Your Personal Council Awaits
We all know the importance of having a mentor or mentors in life and professional environments. The style and type of mentor is generally chosen for professional reasons. Do you have any now? What are they like? Let’s discuss mentors for a bit here. The specific instances may not apply to your personal life, but the essence of mentorship is quite helpful to explore.
Learning how to ask the right questions, especially in serving a purpose, is one of the keys to success. Mentors help to guide one in the direction of their best interests for personal and professional benefit. Knowing more about leadership allows one to grow in their ability to lead both self and others. I prefer a mentor as a master teacher, a confidant; one who stretches my ability to conceive of ways to accomplish goals with increasing ethical foundations that can be shared with others in the process.
I prefer a mentor that has depth, is able to share insights into human dynamics and problem solving while asking me to consider the same. Because of my awareness of psychospiritual mechanisms, I also prefer a mentor who has at least an open mind and shares their own personal discoveries in the moment, creating opportunity for discussion and reflection. A mentor leads you to ask better questions about yourself and the world around you.
A mentor shares a variety of ways to ask pertinent questions that reveal opportunities to garner support and strength in partnering, moving groups toward achievement and excellence in performance. Mentors have contributed greatly to my life and well-being, increasing my sense of fulfillment and connectedness to life in general.
Knowing that mentors are a great benefit, we don’t always have access to them when we most need them. So how can you have access when you need their guidance? This next exercise is designed to help you create your own council of mentors. Acquiring these mentors for this purpose is quite easy. Just imagine them in your head, using your visualization to create the scenery. They can be living or dead because in your imagination there are no boundaries.
Pick a mentor/hero/inspiration for each of the twelve areas of your chart
Twelve Views of your Council and their Characteristics:
1. Being – a strong natural presence, with solid ethics, morals, and values.
2. Having – shows others the gifts life can offer by example.
3. Local Learning – demonstrated learning in immediate environment.
4. Root/Home – firmly rooted in their center, confident and serene.
5. Personal Expression – achieved their dream with natural passion.
6. Service/Sacrifice/Self-Transformation – served humanity with their life.
7. Intimate Others/Close Friend/Family – you honor and respect.
8. Partnership Results – demonstrated success through collaboration.
9. Higher Learning – pioneered education, discipline, or mentorship.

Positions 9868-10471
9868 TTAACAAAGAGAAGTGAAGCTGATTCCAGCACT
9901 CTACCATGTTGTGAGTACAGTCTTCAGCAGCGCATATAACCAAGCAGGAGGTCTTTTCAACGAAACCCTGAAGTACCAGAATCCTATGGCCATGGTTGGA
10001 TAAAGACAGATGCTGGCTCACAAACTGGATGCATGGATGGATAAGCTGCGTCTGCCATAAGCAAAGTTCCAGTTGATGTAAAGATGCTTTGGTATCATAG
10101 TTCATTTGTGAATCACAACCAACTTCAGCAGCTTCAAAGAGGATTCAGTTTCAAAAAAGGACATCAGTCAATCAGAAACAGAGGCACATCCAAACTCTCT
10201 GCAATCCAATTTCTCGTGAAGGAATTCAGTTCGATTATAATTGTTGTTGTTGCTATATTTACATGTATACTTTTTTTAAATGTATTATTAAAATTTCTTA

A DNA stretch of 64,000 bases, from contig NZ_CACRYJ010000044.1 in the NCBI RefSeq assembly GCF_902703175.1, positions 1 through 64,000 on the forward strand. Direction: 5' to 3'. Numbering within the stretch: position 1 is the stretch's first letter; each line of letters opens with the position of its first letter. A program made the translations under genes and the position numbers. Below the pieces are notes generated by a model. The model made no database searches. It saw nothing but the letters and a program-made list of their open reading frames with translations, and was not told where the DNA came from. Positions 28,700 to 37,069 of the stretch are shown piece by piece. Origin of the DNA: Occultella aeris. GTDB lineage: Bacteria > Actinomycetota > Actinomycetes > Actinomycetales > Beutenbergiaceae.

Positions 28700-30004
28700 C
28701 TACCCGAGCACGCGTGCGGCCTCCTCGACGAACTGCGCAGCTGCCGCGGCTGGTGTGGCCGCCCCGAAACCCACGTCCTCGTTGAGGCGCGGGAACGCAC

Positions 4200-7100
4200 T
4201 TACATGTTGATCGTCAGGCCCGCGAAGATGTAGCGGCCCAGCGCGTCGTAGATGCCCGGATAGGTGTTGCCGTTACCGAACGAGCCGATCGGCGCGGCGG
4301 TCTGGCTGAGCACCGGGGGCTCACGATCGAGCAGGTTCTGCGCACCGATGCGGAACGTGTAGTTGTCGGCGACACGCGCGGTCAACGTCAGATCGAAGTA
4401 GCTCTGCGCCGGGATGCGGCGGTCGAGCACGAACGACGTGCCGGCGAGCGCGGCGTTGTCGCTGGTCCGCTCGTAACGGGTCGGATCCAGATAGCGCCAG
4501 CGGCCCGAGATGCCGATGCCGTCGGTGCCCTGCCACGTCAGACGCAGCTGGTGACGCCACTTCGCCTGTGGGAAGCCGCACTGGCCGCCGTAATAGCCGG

10. Work – success through applying abilities, skills and talents.
11. Public Expression – impacted the lives of many through their public life.
12. Mystery – successful through synchronistic or serendipitous events.
Two formats are provided for recording your inquiries and results. The first is an in-depth view of your personal responsibility based on self-knowledge and your willingness to accept constructive advice. The second is event or situation specific, allowing you to explore the choices for action. Take time to journal at the end of the exercise.
Long Format: Ask each to tell you your worst (personal weaknesses), your best (personal strengths), and how you can improve your skills from their point of view. This is an extremely powerful tool. It can offer a tremendous gift if you are willing to review the information openly, allowing yourself to be vulnerable in the comfort of your own private space. This is particularly nice if you like to keep your inner processing and thoughts private. The council already knows you deeply and can reflect many things that your normal processing might have missed. There is no time limit to the meeting. Make sure to journal about the process.
Short Format: Pick a few mentors relative to the specific area you need help and ask each to give their view of how you can perform in a specific situation, problem, event, opportunity, etc. Reflect on the information each gives you, like using conversational clarifiers or a reflection of what you understood. This allows you to completely relax without having to think about taking notes. It also helps in the journaling process afterward, which must be done in order for the process to have maximum effect. Journal afterward.
Once a week or when you are in need of counsel, call the twelve together in your mind and ask for their advice. You can construct a collage of pictures in order to visualize them more easily. It is important to make this meeting special, giving yourself time alone and uninterrupted. Ritualize the occasion (incense, candles, special garment, whatever will mark the process as being set apart from the routine of your life) Praise your mentors for their hero-hood, and thank them all for their past service, and in advance for what you are about to receive. Anticipation of phenomenal results adds to the experience. Begin by closing your eyes and taking a few deep breaths to relax and prepare. All you are doing is having a conversation that is focused on you.
If you are uncomfortable or overwhelmed with such a large council, just create what is comfortable to you. The actual number of mentors is totally up to you. The point is that you make the attempt to create your council and work with it until you are comfortable in knowing it is available. This experiment can transcend your current cache of direct experience. Boundaries can disappear between worlds, physical and non-physical, if you let them. The four components: ask, believe, allow and receive.
Get this information and more in Transformation – A Guide for Change